The instructions say to wash the noodles and then boil for 2-3 minutes to “eliminate the distinctive smell”. Okay, so I dump these bad boys into a colander to rinse, and all of a sudden my nostrils are assaulted with an ungodly odor. I swear if you went up to a New York construction worker on a July day, pulled his arm over his head and took a whiff of his armpit, it would smell like these noodles. I can’t make any promises, of course, and I don’t condone this action, but what I’m trying to tell you is that these noodles’ smell almost made me vomit.

I wish I hadn’t mixed the noodles in with the zucchini. It ruined the dish!

I admit, the smell vanished from the noodles after cooking, but the odor really never left my memory. Plus the noodles are slimy in texture, and I just can’t be doing that. It almost ruined the dish, to be honest, and I ended up throwing this batch out without finishing it.

Stick with the tried and true zucchini noodles, that kick some serious culinary butt. You just run the outside of a zucchini (or a courgette for my mates in the U.K. and Australia) through a mandoline on a julienne blade, and BAM! You’ve got pasta! They’re perfect just to pour hot sauce on, just as they are, or sauté them with a little oil and garlic just for two minutes to soften them up a bit.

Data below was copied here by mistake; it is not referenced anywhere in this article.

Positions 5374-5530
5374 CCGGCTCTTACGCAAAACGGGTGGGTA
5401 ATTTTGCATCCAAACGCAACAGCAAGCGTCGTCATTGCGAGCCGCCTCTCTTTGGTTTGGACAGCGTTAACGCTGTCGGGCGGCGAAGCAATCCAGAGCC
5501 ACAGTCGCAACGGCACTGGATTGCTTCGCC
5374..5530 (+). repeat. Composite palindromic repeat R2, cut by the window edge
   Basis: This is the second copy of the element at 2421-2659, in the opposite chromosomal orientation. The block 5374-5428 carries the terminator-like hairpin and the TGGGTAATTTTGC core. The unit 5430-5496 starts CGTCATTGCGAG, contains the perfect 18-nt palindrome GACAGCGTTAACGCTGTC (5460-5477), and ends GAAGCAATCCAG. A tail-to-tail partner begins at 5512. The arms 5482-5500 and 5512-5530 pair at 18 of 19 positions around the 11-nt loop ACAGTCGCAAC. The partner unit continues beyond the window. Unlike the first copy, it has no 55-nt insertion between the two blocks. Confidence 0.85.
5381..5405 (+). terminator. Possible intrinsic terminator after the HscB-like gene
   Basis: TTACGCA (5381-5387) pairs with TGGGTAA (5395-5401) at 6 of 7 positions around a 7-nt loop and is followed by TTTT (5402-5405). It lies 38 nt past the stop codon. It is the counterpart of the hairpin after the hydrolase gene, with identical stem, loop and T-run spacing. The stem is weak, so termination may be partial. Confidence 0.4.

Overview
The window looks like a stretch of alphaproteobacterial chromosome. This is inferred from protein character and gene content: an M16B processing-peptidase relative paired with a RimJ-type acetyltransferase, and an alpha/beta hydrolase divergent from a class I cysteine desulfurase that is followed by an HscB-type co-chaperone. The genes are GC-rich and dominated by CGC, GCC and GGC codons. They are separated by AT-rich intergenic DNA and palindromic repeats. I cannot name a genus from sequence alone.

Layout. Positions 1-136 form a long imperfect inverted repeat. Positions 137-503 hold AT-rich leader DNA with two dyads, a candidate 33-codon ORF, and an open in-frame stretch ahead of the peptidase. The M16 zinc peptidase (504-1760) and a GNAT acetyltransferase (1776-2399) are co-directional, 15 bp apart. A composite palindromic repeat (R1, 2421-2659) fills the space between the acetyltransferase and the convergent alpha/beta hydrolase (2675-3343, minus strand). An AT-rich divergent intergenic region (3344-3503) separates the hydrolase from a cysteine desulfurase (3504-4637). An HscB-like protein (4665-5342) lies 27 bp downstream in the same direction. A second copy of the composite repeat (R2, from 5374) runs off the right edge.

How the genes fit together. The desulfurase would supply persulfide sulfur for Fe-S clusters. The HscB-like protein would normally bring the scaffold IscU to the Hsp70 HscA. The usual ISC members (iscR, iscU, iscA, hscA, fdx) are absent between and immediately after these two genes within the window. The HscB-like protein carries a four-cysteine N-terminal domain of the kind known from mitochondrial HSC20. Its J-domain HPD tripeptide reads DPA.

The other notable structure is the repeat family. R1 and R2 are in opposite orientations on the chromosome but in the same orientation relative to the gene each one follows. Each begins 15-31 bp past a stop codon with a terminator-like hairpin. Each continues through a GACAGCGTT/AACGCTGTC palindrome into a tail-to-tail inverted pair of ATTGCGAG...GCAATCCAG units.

Then coat them in this broccoli pesto and you’ll be in vegan, almost raw heaven. And a little halo will light up over your head because you’re not eating processed noodles and you’re digging all this veggie goodness on your plate.

You’re welcome.

ZUCCHINI “PASTA”

One zucchini per person, per serving

Using the julienne blade of a mandoline, very carefully slice each side of the zucchini until you get to the seeds. Turn zucchini over and repeat on all three remaining sides.